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‘That's my pro!’

Golf instructor reveals jaw-dropping putting performance in front of Leonardo DiCaprio and Martin Scorsese

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The Aviator, 2004

Martin Scorsese’s “The Aviator” won five Oscars, featured Leonardo DiCaprio and Cate Blanchett at the peak of their powers and made just under $214 million, and yet the most remarkable story from its set centers on a golf instructor having the most impressive (and nerve-wracking) putting day of his life. The golfer in question is Jim Venetos, a pro and renowned golf instructor, and he finally told the story of his unbelievable day for all of social media.

As a short-game and long-game coach for DiCaprio and Blanchett, Venetos was asked to make and miss a few putts for close-up shots in the film. He then proceeded to go unconscious from the green. He (literally) was not able to miss.

“There was a point during the day of filming where they needed to get some footage of a ball rolling into the hole on the putting green and then a ball rolling right up to the lip and sitting on the edge,” Venetos explained. “So one of the crew members was a golfer, volunteers to do it. They got him set up three feet from the hole. The cameraman's got the camera right behind the hole. The guy's trying to hit three footers and he can't make it. So Leo yells out, ‘Hey, why don't you use my pro?’ And they asked me, so you want to do it? I said, 'Sure, I'll do it.'

“He backs me all the way up to 20 feet and says, ‘Okay, perfect.’ Now the thing was, was the sun was going down and they didn't have much time left in the day. And I was aware of that. So I was feeling the pressure of just the time. I didn't have all day to make these putts.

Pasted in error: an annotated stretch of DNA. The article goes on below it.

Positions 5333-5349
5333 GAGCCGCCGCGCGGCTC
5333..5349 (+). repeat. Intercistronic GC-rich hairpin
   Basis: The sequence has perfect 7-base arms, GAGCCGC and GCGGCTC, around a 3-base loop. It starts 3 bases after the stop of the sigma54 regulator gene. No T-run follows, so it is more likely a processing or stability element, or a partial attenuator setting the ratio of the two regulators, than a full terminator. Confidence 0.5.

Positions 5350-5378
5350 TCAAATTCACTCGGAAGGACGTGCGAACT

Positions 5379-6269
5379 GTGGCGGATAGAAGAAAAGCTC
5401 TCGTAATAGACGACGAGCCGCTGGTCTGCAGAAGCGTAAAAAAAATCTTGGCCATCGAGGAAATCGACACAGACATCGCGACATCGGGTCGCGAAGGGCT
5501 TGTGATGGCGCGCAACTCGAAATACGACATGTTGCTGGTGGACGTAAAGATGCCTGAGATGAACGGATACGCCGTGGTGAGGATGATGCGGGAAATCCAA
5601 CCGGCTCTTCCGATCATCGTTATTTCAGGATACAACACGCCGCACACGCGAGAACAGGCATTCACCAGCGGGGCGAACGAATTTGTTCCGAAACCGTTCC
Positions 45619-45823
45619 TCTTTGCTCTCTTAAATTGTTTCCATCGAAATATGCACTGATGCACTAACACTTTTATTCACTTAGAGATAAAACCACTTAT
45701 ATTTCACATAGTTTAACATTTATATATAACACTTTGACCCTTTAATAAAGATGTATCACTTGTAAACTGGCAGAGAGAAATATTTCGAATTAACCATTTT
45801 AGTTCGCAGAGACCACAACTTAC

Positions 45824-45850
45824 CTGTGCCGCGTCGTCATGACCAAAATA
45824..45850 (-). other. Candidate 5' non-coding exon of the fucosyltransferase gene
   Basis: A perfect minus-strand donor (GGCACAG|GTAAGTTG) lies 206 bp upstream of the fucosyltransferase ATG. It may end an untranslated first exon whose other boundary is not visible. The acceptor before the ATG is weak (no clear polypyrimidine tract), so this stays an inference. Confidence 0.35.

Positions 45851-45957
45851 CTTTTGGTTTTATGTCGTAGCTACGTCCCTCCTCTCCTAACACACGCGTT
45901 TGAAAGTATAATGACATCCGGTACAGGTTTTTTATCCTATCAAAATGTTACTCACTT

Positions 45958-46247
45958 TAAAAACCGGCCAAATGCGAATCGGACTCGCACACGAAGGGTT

“I had to make them quickly. And they all think that this is easy. Like I'm supposed to be able to just knock it out. So the camera’s behind the hole. Martin Scorsese's in a tent watching the monitor. I got this 20-footer and I'm thinking to myself, they don't realize that this is not an automatic thing. So I hit the first putt, make it. Hit the second putt, make it. Hit the third putt, make it.

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“And then I hear Martin Scorsese yell out from the tent. 'Perfect. Now roll camera.' And I look at the cameraman. I say, ‘You weren't rolling camera?’ He says, 'No, don't worry about it. You'll be fine. You'll make them.' So I'm thinking to myself, they don't realize what's really going on. What it takes to be able to make those putts over and over again.

So now I set up to hit the fourth putt cameras rolling, make it. Hit a fifth putt, make it. I'm thinking to myself, man, this is crazy. I've made a lot of important putts in my life and this is going in like I'm hitting short putts and I'm 20 feet out. Well then at that point, Scorsese says, ‘Okay, now I need you to roll one right up to the edge of the cup and get it to stop on the lip.’

And I'm thinking, okay, well, what I'm going to do is I'm going to try to make it. And chances are here since I've made so many, I'll probably just have human error and hopefully leave it right up on the lip. So I hit the next part, trying to make it, hoping that it would sit up on the lip. I make it. I'm thinking to myself, this is crazy.

At this point, the entire crew's gathered around the green. They're kind of cheering and clapping for it. Leo actually yells out, ‘That's my pro!’ Well, then eventually I get one to roll right up to the edge and sit on the lip. and they're able to take the shot and cut and move on to the next scenes.”

That’s a hell of a showing for Venetos and deserves an Oscar of some sort. Good acting is impressive and all, but let’s see a Best Actor winner sink putt after putt in a high-pressure situation. If anything, they should’ve dropped the movie and just put Venetos’ high-wire act on the big screens. Preferably IMAX.